Friday, 24 December 2010

The music of psychology

Being stuck in an airport (which Astrid, Izzy and I have been for the last day or so) makes me think about what goes on in people's minds as they are awaiting something together. The facial expressions and body language are all remarkably similar. What this is suggesting to me is that there are very clear patterns. With the metaphor of frequencies and regulation, resonance and topologies, I'm increasingly interested in the possibility that the best way to describe the pattern is through music. This puts a different spin on all that work on the 'psychology of music'... what about the 'music of psychology'?

Positioning theory allows me to consider the inner and outer worlds as co-determining - I can study the outer world with more precision than the inner world: there are notes, frequencies, symmetries, patterns. Anyone who has studied music already knows that the study of the outer world (the sound world) is a good way of trying to understand the inner world and the relationship between inner and outer.

What is interesting me particularly is the scansion of musical metre... each musical articulation being like a 'line' that makes up a drawing (like the lines in the Rodin picture I talked about the other day). The question of how the different articulations, the different metres, the role of harmony and counterpoint which underpins them, is perceived and resonates with an individual psychology is a question of such complexity that it might provide a more sufficient way of describing psychology and social processes than the reductionist tendencies of psychological 'science' itself.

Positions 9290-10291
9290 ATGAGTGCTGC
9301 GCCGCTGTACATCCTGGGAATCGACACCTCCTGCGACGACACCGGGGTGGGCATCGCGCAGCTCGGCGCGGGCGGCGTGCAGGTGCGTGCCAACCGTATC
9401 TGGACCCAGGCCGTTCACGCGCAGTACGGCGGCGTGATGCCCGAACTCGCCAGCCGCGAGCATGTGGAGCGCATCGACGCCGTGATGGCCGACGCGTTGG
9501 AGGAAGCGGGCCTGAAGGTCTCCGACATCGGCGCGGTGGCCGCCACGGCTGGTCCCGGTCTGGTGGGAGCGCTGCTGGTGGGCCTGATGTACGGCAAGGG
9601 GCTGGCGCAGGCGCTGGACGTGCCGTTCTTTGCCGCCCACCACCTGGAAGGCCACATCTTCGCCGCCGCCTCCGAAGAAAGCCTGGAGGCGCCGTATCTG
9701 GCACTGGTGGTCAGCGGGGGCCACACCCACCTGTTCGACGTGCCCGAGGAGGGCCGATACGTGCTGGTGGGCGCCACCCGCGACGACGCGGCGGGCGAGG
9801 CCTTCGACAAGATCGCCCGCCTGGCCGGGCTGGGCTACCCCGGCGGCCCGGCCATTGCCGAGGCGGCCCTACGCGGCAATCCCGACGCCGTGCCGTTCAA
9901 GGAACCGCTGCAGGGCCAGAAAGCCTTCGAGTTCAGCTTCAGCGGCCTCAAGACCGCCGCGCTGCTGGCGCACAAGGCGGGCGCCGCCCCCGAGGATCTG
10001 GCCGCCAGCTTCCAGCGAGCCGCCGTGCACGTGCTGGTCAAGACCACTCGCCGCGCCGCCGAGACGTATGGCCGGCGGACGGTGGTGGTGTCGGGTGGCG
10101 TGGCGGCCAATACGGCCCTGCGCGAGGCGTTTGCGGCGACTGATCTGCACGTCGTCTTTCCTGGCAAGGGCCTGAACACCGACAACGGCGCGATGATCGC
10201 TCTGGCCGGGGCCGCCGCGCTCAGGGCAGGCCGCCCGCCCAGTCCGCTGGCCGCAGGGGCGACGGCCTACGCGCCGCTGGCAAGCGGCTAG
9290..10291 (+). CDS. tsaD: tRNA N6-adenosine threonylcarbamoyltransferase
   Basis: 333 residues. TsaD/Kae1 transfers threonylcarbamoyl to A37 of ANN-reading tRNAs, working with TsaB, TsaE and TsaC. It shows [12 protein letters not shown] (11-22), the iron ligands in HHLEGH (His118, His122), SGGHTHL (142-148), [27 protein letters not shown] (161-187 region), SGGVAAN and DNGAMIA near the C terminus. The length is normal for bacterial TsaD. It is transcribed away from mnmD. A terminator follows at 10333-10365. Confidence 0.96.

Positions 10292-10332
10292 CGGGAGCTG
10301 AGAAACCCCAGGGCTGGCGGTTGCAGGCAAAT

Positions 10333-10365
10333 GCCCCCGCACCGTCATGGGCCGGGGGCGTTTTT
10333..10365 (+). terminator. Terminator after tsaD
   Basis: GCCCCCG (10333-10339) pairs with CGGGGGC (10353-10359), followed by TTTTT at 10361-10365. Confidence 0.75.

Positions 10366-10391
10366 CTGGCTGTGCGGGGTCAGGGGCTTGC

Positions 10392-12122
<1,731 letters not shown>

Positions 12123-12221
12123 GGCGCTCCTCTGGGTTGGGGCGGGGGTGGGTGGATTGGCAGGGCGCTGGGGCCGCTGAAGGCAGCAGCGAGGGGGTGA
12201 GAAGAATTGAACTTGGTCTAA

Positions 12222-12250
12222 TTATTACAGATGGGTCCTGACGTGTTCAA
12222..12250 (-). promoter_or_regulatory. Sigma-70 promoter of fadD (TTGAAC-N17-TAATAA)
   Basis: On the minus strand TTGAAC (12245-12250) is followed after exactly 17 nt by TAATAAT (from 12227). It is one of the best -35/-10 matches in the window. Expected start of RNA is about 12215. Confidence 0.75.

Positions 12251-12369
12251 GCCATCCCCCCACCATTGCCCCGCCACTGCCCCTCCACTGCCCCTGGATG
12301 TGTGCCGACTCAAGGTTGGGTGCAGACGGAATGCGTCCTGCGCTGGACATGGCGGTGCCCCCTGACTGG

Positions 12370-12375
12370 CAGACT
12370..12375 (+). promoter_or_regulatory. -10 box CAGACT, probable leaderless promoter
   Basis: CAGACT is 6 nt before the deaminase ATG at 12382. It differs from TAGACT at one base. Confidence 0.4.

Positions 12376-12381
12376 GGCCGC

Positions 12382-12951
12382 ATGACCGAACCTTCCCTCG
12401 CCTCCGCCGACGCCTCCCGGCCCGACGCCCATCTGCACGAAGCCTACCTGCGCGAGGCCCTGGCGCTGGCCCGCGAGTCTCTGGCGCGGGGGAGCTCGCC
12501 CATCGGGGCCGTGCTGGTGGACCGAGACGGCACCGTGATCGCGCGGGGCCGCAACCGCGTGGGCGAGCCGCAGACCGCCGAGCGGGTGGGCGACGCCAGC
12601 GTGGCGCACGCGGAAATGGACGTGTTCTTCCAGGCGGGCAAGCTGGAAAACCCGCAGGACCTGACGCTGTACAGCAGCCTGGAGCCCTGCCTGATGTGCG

Each articulation, in a multi-instrument composition, is also performed within the material context of the instrument that plays it. Each instrument brings its different properties. Just as a knowledge performance is played with 'some content' or 'an inspiring teacher' or 'a useful tool'. Somehow I think we map our world according to these articulations. Finally there is a question about the rationality of this mapping process (one of the criticisms of Mezirow's pedagogy is the rationality he assumes that learners posses in being able to reaon about their understanding) I wonder if our maps at once are rational and at the same time appear to us irrational, and that this might be because the topology of these maps is so complex: it's very hard to hold the whole of a knot or a Möbius strip in one's head at one time.

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